Edward L. Pierce, Memoir and letters of Charles Sumner: volume 3, Chapter 43: return to the Senate.—the barbarism of slavery.—Popular welcomes.—Lincoln's election.—1859-1860. (search)
ndence have there ever been such tributes from the heart. As many as two hundred and fifty approving letters came to Sumner within a month, and were placed among his files, from some of which extracts are given in notes to the speech. (Works, vol. v. pp. 146-174.) Among the writers were S. P. Chase, J. R. Giddings, Carl Schurz, George W. Julian, John Jay, William Curtis Noyes, Hiram Barney, Rev. Joseph P. Thompson, Gerrit Smith, Rev. George B. Cheever, Prof. Benjamin Silliman. J. Miller McKim, Frederick Douglass, John G. Whittier, Josiah Quincy (the elder), Rev. R. S. Storrs (the elder), Rev. John Pierpont, Rev. Henry M. Dexter, Prof. William S. Tyler, John A. Andrew, Francis W. Bird, Henry L. Pierce, Amasa Walker, Lydia Maria Child, Henry I. Bowditch, Neal Dow, and Chief-Justice John Appleton. The Legislature of Massachusetts, then in session, formally approved the speech in a resolution, in promoting the passage of which two members of the House—J. Q. A. Griffin and H. L. Pier
worked vertically, and the whole structure rattled as if in momentary danger of flying apart into its original atoms. It maintained its cohesion, however, and we began to move along. Dodging his way as best he might, and waiting at nearly every station for any trains likely to arrive within an hour, our engineer finally succeeded in rolling us into Washing- Soldiers rest. picture taken about 1896. ton about two o'clock Friday morning. Having disembarked in pitchy darkness and a pouring rain, we were ushered into a commodious barn-like building, known as the Soldiers' Rest, and throwing ourselves on the floor, were soon sound asleep. Morning reports. 1862. Oct. 14. Started from Boxford at 11.30 o'clock en route for Washington, D. C., with orders to report to the Adjutant General. At Boston we took a special train in which there were 111 horses turned over to us by Capt. McKim. Oct. 17. Arrived in Washington and encamped near Bladensburg Tollgate about 6 o'clock P. M.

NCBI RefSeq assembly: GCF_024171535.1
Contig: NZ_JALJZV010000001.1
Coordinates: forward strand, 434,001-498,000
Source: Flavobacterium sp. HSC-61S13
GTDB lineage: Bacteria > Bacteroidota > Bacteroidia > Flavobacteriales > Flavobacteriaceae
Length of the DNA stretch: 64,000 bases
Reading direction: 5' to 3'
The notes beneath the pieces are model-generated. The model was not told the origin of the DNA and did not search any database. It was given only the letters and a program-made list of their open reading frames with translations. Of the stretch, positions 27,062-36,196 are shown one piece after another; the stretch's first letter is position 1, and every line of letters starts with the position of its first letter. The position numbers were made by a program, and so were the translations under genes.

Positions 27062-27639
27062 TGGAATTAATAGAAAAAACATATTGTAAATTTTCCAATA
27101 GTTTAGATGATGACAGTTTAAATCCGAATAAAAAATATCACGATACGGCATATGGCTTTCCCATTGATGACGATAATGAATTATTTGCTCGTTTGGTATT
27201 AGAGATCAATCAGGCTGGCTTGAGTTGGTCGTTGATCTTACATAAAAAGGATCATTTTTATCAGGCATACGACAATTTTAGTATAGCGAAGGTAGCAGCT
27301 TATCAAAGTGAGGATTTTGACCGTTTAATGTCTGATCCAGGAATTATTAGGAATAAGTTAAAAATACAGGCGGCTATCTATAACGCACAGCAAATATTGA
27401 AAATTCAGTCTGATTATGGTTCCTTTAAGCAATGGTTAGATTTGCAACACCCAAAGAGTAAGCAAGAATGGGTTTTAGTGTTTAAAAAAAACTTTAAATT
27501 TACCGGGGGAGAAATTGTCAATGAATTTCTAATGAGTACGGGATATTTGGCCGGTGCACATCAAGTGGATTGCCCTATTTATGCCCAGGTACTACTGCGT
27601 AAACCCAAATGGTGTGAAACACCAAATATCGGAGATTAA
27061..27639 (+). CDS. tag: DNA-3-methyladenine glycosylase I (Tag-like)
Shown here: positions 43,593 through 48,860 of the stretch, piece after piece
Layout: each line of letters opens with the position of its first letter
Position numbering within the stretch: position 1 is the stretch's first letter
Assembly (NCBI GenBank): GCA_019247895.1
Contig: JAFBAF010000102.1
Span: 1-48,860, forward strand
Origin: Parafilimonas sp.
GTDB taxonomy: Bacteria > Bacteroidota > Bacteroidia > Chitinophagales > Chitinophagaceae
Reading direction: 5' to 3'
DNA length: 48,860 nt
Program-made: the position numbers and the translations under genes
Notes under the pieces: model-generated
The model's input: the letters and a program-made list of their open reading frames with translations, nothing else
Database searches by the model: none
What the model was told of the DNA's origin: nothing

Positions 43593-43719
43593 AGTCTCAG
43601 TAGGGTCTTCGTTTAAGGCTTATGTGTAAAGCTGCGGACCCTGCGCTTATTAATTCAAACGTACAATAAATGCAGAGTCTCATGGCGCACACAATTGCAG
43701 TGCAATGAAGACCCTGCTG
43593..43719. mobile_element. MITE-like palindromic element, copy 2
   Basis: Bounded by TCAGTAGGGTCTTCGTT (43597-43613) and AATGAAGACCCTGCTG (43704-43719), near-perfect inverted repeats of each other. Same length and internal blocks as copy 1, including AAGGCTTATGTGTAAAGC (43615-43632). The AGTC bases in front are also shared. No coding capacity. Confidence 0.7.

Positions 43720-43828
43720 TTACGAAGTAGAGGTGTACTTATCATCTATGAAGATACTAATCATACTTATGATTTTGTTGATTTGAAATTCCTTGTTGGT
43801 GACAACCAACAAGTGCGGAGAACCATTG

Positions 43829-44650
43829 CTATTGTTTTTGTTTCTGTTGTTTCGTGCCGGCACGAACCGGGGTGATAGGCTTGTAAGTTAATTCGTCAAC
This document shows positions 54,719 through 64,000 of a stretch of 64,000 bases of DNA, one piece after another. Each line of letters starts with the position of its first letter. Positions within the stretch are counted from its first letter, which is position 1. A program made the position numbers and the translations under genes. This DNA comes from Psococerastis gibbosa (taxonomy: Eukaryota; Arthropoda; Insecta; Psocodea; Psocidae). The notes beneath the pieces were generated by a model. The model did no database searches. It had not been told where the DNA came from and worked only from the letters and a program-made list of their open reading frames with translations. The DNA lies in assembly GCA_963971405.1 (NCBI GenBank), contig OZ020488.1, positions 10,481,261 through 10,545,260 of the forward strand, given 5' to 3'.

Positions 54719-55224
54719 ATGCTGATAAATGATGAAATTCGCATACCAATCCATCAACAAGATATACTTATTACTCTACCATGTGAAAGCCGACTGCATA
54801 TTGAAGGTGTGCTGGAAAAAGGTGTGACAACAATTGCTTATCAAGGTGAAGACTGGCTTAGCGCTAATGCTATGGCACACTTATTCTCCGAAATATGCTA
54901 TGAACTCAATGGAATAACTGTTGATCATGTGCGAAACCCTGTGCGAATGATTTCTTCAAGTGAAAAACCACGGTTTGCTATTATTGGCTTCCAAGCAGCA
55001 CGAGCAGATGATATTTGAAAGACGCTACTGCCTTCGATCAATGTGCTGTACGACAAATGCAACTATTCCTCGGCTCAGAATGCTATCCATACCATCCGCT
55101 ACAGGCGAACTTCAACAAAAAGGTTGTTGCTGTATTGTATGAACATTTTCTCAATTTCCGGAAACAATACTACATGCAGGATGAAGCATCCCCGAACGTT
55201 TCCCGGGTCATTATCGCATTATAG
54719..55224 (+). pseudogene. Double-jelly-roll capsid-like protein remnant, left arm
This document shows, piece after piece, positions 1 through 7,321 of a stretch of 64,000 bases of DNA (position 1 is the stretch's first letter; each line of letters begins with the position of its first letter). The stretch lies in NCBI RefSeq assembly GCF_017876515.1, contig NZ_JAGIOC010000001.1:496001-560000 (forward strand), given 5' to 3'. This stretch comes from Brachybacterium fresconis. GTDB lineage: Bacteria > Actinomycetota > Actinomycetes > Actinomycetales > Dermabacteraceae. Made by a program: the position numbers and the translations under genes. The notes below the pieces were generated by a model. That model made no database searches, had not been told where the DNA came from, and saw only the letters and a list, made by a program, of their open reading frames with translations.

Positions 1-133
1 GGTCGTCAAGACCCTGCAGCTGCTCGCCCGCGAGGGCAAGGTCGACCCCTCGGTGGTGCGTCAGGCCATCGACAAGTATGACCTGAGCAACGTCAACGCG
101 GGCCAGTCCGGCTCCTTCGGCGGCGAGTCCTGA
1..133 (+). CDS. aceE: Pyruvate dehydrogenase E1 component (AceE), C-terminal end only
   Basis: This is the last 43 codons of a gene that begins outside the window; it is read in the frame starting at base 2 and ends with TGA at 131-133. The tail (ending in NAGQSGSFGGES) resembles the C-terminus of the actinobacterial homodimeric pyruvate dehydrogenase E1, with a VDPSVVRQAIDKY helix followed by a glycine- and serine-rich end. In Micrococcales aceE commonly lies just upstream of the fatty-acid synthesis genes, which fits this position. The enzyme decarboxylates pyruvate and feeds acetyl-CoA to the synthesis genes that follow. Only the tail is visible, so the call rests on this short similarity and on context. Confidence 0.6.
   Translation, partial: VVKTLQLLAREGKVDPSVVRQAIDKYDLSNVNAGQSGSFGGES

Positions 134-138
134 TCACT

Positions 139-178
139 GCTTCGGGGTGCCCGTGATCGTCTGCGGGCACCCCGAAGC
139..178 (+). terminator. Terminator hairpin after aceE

Southern Historical Society Papers, Volume 33. (ed. Reverend J. William Jones), The honor roll of the University of Virginia, from the times-dispatch, December 3, 1905. (search)
J. N., Lt., Va., Okolona, Miss., 1861. McCormick, C., Surg., Va., Berryville, Va. McCoy, W., Capt., Va., 1861. McCoy, W. K., Va., Charlottesville, Va. McDaniel, J., a. McDonald, C. W., Capt., Va., Gaines' Mill, Va., 1862. McDowell, T. P., Va., Gordonsville, Va., 1862. McElmurry, W. L., Ga., Manassas Junc. Va. 1861. McGehee, N. M., Va. McIntyre, A., Lt., S. C., Sharpsburg, 1862. McIver, J. K., S. C., Point Lookout, 1863. McKerall, W., La., Camp Douglas, Ill. McKim, R. B., Md., Winchester, Va. 1862. McMillin, J. M., Ky., Franklin, Tenn. 1862. McMurry, A. G., Ga., Sharpsburg, Md. 1862. McPherson, S., Ass't Surg., Va., Richmond, Va. 1863. Nelson, H. M., Maj., Va., Albemarle county, Va. 1862. Nelson, J. A., Surg., Va., Culpepper county, Va. 1863. Nelson, H., Capt., Va. Newman, W. S., Lt., Va., Winchester, Va. 1862. Newman, T. H., Va., Middleburg, Va. 1863. Newton, T., Surg., Va., Norfolk, Va. 1862. Newton, W. B., Lt., Col., V
McGregor, W. M., IV., 226. McGuire, H.: VII., 246; X., 103. McIntosh, C. F, VI., 192. McIntosh, D. G., X., 27. McIntosh, J.: I., 358; X., 149. McIntosh, J. B., X., 291. McIntyre, A. C., IX., 291. MacKALLall, W. W.: I., 218; X., 273. McKean, T., II., 150. McKean, T. J.: II., 324; X., 291. McKean, W. W., VI., 116, 120, 186. McKelvey, C., VII., 274. McKenzie, A. S., VI., 127. MacKENZIEenzie, R. S.: VIII., 196; X.,219. McKim, R. H.: VIII., 9; historian, VIII., 108 seq.; quoted, VIII., 115, 118; X., 27. MacKINAWinaw,, U. S. S., III., 342. McKinley, Me., VI., 127. McKinley, William: III., 165; assassination of, IX., 38; X., 19, 138. McLaws, L., II., 60, 68, 70, 320, 324, 334; V., 64; X., 115, 280, McLean, N. C., X., 231. McLean, W.: I., 85; III., 310, 314, 315; IX., 127. McLean Ford, Va., II., 344. McLean House, near Manassas, Va. , I., 81, 85, 153. McLemore's Cove, Tenn.,
Washington city appointments. --The following appointments were sent into the Senate to-day: Marshal of the District of Columbia--Mr. Lammond. City Postmaster — Richard Wallach. Navy Agent--Mr. McKim. Mr. Lammond hails from Illinois, is said to be a relative of President Lincoln, and was in law partnership with him. Mr. Lammond is at present in South Carolina as the private Commissioner of the President to Gov. Pickens, and bearer of dispatches to Major Anderson. Richard Wallach, is well-known to our citizens. He has been strongly anti-Democratic, as was evidenced in the Mayoralty election, but is, notwithstanding, a popular gentleman.--Wash. States, Wednesday.